At Satterfield’s instigation, the Oversight and Investigations Subcommittee of the House Veterans Affairs Committee convened a hearing on the Veterans Canteen Service in June 1988.33 A partner at accounting firm Price Waterhouse reported the results of a study commissioned by the Veterans Canteen Service on the financial feasibility of discontinuing tobacco sales,34 concluding that nothing could compensate for the loss of tobacco income and that long-term VA facilities’ residents would suffer hardship in having to pay more for cigarettes elsewhere.34 (Price Waterhouse conducted many studies for the tobacco industry or third parties acting on behalf of the industry, reporting industry-favorable results that were often challenged as unreliable.35-38) Five Veterans Canteen Service operational employees testified, all against discontinuing sales.34 TI president Samuel Chilcote Jr noted that as a result of the hearing, the full committee would likely attempt to remove the canteen service from the Department of Medicine and Surgery “to ensure its independence.”39 Congressional representative Sonny Montgomery (D-MS) included such a provision in legislation introduced in February 1989,40 but it did not pass.41
In March 1989, the Veterans Administration became the cabinetlevel Department of Veterans Affairs, headed by former congressional representative Edward Derwinski (R-IL). Derwinski declared that as of January 1990, smoking would be prohibited indoors at every VA facility.42 In response, TI engaged Willard and Auge (W&A), a West Virginia public relations firm, to organize opposition.43
W&A retained John Payne, former West Virginia state Veterans of Foreign Wars (VFW) commander, as principal spokesperson.44-47 In April 1989, W&A drafted a resolution opposing smoke-free VA hospitals, which a West Virginia VFW post passed.48 They then enlisted West Virginia VFW leaders to write to other veterans, urging them to contact legislators.48,49 By June, the West Virginia VFW state convention had endorsed the resolution.50 In August, the VFW national conference passed a resolution opposing smoke-free VA facilities.51 Payne sent a copy of the resolution to Senators Robert Byrd (D-WV) and Jay Rockefeller (D-WV) and received a response from Byrd indicating agreement.52 In August 1990, the American Legion National Convention in Indianapolis followed the VFW’s lead and passed a resolution, also drafted by W&A,52 against smoke-free VA facilities.53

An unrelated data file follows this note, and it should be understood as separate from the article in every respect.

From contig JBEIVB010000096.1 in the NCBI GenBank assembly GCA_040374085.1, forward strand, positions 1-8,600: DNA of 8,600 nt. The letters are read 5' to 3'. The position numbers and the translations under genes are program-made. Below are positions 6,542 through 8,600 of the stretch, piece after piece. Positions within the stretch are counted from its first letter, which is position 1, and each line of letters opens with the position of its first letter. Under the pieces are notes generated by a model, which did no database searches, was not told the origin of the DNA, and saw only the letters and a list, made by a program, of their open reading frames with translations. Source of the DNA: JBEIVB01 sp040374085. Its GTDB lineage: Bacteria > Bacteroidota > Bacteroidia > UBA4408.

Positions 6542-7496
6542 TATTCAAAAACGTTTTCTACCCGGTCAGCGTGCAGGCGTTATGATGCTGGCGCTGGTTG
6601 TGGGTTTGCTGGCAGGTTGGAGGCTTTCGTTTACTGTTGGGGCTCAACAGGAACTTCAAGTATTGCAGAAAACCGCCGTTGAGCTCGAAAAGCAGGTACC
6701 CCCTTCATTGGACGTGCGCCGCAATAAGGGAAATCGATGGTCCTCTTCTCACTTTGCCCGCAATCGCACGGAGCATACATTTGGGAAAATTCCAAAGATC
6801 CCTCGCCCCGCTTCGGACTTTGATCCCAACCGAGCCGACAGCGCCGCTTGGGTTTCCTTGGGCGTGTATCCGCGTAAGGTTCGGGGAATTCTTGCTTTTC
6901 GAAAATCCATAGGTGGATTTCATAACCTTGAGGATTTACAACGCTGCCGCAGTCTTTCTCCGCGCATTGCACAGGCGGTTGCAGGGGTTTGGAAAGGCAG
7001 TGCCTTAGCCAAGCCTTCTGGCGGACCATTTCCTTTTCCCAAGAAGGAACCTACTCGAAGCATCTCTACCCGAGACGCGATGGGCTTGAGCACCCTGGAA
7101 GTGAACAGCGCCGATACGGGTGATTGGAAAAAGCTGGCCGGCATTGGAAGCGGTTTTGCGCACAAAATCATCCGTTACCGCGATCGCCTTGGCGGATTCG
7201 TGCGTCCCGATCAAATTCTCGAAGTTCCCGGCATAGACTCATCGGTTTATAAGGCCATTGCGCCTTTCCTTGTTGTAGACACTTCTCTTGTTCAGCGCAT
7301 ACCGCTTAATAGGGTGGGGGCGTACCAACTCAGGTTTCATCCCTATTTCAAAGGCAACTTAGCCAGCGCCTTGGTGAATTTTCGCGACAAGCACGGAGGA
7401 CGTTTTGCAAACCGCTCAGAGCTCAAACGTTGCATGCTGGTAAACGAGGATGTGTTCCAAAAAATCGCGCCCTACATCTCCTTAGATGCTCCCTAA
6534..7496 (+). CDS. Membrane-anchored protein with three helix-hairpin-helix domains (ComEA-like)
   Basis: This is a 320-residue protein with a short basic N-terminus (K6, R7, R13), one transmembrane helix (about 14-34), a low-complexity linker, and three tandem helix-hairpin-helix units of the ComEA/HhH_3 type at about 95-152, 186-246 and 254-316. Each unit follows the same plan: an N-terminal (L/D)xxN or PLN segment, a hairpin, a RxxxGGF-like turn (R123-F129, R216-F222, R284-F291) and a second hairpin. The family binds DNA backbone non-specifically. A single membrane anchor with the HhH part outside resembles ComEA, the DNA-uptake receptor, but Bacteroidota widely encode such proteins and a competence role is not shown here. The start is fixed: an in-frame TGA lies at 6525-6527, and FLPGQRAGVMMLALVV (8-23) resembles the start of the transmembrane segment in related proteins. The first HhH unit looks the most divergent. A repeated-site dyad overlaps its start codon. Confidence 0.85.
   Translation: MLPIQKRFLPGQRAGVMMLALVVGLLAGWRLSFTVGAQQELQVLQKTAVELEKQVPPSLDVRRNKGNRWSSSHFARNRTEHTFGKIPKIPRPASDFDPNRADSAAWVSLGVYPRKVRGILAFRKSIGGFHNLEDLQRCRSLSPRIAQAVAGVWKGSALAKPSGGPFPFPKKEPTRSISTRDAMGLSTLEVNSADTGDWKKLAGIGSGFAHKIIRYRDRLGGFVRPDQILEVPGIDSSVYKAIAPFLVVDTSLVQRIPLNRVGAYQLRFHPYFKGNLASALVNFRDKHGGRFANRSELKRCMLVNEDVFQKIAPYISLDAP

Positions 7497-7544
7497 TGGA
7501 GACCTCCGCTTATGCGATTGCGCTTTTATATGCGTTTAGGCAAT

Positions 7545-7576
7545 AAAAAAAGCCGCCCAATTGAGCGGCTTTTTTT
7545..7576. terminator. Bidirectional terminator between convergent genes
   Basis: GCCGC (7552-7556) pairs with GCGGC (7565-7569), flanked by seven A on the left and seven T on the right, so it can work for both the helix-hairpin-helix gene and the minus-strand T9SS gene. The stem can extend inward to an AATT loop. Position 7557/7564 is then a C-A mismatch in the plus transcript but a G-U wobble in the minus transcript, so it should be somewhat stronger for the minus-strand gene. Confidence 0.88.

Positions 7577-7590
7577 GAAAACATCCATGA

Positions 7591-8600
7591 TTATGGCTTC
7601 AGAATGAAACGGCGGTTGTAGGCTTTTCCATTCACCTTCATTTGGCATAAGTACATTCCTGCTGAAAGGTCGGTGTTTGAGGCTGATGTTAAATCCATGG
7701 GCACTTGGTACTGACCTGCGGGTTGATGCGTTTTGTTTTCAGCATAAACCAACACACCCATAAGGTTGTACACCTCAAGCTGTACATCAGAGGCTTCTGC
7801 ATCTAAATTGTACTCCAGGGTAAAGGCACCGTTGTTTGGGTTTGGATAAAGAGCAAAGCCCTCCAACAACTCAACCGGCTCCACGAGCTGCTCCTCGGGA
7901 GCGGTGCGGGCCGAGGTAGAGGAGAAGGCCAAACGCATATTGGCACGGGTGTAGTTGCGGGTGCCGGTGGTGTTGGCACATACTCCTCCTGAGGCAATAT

In late 1989, W&A created the Veterans for Smokers Rights Coalition (VSRC),44,54 eventually claiming board members from all 50 states.44,55 In most interactions with the media and Congress, VSRC members suggested that they were part of a veteran-initiated grassroots campaign: “The Coalition was originated in Charleston, West Virginia in 1989 by four veterans who opposed the elimination of indoor designated smoking areas in VA hospitals.”54
In a list of “interview points,” W&A proposed answering the question “Who funds your group?” as follows:
Our organization is the perfect example of a grass-roots campaign. All of our members are volunteers who are dedicated to helping their fellow veterans. The only time costs incur is when we have to develop materials promoting our cause. When this happens, we seek funding from anyone who wants to contribute—ranging from individual personal donations, contributions from veterans organizations and posts, to companies that care about veterans.56
In actuality, TI was paying W&A a retainer of $6000 monthly and covering tens of thousands of dollars in VSRC costs, including payments to Payne.57 In private correspondence and invoices, W&A claimed responsibility for “developing”52 the organization and “assisting in association management.”52 W&A described the VSRC as “a resource that will assist [TI] in lobby efforts.”57